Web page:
How to Stay Sane When You’re an Introvert Planning a Wedding wedding planning introvert

The marriage rate in the United States is around 80 to 90 percent, which means most of us introverts will end up planning a wedding at some point in our lives. Unfortunately, many wedding traditions are in direct contrast to our introverted nature. There is nothing an introvert loves more than having the personal and intimate nature of their romantic relationship put on display for hundreds of people to see, amirite?

Planning my own small wedding made me realize how challenging wedding planning can be for us introverts. Here are five tips I’ve learned on how to stay sane when you’re an introvert planning a wedding.

1. Plan the wedding you want.

There is one important lesson that all introverted brides and grooms need to learn: you don’t owe anyone a big wedding. Not your family. Not your partner’s family. Literally no one. If you have always dreamed of a large fairytale wedding, then there is nothing wrong with planning that for your big day. But if you feel more comfortable saying your vows in front of a small group of family and friends, then you shouldn’t feel guilty for not having a large wedding. Don’t let others make you feel bad for planning the wedding you want.

2. Fight decision fatigue.

Introverts and extroverts both can suffer from “decision fatigue.” Decision fatigue strikes when you use up all your decision-making brain power by having to make a lot of choices in a small amount of time. This phenomenon doesn’t just apply to wedding planning; important leaders such as Barack Obama and Steve Jobs were both aware of the brain’s limited decision-making resources. Both men were known to limit their wardrobe to a small selection of items so they would not use up their decision-making brain power on something rather trivial — compared to running a nation or an international tech company.

To take a page out of their books, limit the amount of choices you make each day and prioritize which decisions warrant your attention. This way you will have all your decision-making brain power at the ready if you prioritize and spread out important wedding planning duties.

3. Don’t do it alone.

Most introverts are fine tackling big projects alone, whether it’s at school, work, or in our personal lives. However, most people are not professional party planners and may not have the knowledge or organizational skills needed to plan a big event. Even if you’re planning a courthouse wedding with a small reception, you would be surprised at how many components go into a “small” event like this one. Enlist the help of either a professional wedding planner or the help of friends and family. I wouldn’t know what to do without the ISTJ organizing skills of my mom to help me with my wedding plans.

(What’s your personality type? We recommend this free personality test.)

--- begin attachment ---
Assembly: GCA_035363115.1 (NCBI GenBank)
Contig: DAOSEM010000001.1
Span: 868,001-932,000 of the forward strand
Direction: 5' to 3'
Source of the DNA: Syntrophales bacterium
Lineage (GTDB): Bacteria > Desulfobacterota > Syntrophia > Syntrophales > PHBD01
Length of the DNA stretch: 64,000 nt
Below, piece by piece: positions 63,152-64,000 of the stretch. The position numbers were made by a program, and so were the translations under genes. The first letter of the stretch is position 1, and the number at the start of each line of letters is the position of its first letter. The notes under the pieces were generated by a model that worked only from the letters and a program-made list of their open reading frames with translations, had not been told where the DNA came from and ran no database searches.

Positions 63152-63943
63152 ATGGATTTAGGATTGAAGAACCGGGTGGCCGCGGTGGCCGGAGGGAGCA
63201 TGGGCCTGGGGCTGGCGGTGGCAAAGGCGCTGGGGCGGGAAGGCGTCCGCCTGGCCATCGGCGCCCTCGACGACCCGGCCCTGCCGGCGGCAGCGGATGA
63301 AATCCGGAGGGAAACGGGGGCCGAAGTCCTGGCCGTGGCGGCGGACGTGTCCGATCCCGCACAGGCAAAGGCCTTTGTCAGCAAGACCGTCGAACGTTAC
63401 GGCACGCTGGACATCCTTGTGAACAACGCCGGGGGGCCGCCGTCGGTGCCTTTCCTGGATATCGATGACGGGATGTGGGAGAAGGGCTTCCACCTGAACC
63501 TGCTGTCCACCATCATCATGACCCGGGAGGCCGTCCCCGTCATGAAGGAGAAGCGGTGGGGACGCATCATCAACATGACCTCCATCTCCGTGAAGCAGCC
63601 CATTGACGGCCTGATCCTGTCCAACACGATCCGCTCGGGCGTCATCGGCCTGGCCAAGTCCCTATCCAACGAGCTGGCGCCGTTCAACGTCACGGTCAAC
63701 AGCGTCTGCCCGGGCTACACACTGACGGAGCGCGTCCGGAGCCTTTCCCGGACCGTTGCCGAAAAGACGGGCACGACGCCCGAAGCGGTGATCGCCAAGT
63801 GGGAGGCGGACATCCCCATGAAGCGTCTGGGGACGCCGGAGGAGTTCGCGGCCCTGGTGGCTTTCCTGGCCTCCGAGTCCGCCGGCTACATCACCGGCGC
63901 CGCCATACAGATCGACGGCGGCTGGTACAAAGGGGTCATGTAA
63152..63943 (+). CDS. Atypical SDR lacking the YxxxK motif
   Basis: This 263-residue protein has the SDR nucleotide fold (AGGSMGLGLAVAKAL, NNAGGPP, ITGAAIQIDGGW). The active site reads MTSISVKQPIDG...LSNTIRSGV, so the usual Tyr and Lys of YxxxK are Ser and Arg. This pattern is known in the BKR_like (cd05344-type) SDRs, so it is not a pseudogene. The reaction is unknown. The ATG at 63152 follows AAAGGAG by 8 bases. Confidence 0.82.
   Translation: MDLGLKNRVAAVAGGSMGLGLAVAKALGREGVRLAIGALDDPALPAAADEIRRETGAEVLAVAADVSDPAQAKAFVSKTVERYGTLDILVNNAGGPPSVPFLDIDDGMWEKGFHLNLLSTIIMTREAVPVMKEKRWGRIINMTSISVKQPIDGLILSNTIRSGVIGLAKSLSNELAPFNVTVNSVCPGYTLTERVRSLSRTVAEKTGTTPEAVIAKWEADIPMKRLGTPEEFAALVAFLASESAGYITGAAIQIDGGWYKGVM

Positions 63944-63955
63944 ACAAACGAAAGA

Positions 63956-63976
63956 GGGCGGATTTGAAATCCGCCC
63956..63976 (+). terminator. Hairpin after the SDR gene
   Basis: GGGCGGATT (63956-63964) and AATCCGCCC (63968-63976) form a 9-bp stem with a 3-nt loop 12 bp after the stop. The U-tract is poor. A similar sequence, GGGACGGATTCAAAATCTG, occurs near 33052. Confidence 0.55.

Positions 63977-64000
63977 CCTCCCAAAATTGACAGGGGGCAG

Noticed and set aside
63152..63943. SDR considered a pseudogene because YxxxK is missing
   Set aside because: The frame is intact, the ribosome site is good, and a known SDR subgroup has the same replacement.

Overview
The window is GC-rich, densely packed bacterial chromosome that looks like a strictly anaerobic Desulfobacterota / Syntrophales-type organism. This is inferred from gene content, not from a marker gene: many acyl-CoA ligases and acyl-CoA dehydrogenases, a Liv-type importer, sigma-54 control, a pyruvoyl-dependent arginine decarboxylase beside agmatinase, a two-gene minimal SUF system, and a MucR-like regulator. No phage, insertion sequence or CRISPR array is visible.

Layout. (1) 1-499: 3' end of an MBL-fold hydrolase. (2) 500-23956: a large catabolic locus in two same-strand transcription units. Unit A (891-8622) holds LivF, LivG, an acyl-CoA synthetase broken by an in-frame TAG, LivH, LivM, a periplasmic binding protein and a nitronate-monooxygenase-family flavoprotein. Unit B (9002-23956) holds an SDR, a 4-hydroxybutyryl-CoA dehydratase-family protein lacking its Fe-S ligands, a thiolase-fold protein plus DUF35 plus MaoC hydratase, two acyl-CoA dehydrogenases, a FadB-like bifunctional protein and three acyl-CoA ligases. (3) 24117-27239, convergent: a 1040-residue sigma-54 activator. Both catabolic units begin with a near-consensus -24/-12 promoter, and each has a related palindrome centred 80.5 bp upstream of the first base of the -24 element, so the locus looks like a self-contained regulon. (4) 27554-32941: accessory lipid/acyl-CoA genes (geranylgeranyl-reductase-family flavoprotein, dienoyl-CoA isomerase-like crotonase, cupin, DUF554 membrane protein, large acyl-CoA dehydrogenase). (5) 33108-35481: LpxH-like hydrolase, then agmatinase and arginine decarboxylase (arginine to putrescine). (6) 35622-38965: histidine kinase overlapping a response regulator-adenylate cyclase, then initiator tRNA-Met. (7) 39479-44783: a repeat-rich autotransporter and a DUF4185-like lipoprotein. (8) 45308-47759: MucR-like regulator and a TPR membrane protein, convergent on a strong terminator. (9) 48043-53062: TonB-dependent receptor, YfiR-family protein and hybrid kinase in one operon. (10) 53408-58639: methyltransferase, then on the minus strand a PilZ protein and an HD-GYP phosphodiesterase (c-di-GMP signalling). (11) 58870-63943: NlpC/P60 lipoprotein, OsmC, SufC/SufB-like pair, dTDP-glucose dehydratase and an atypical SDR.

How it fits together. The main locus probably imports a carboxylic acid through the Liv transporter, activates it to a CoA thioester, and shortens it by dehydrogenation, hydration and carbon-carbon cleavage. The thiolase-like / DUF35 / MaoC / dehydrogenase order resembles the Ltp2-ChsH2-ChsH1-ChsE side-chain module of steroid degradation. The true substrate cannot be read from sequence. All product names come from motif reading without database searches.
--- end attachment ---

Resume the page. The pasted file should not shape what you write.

Also, make sure both members of the couple are involved in the wedding planning. It’s not unusual for one party to be less involved and interested in wedding planning, but that doesn’t mean this person should get off scot-free while you stay up all night handwriting addresses on the invitation envelopes. A good marriage is built on teamwork — and so should planning a wedding. Look for a few tasks that your beloved can help with.

4. Ditch traditions you don’t like.

Much like wedding size, you are also under no obligation to keep wedding traditions alive. Does the garter toss make you uncomfortable? Skip it. Don’t want bridesmaids? Don’t have them. Just because “everyone does it” doesn’t mean you have to have a particular tradition at your wedding.

Instead, incorporate a tradition or ritual that is special to you. Maybe your family or culture has a particular wedding tradition you love. Maybe you can honor your family by wearing your great-grandmother’s wedding veil. Weddings should be about the unique love between the couple getting married. You can find a way to make it special without having to participate in wedding traditions that you have no interest in.

5. Don’t surround yourself with people on the days leading up to the wedding.

An introverted friend of mine made this mistake. In the five days leading up to her wedding, she attended bridal showers, bachelorette parties, a rehearsal dinner, and a few impromptu pre-wedding get-togethers. On top of that, she had almost all her bridesmaids sleeping over at her house. By the time her wedding came, she was stressed out and run-down. Thankfully, the ceremony and reception went well, but I bet she would have enjoyed her big day even more if she had scheduled some “me time” to let her introverted brain detox.

If you’re an introvert getting married, don’t forget to recharge your mental battery by taking time for yourself. There is nothing wrong with scheduling a few quiet hours on the days leading up to the big event.

I hope these tips will help you feel less stressed about your wedding plans. Best wishes on the road ahead!

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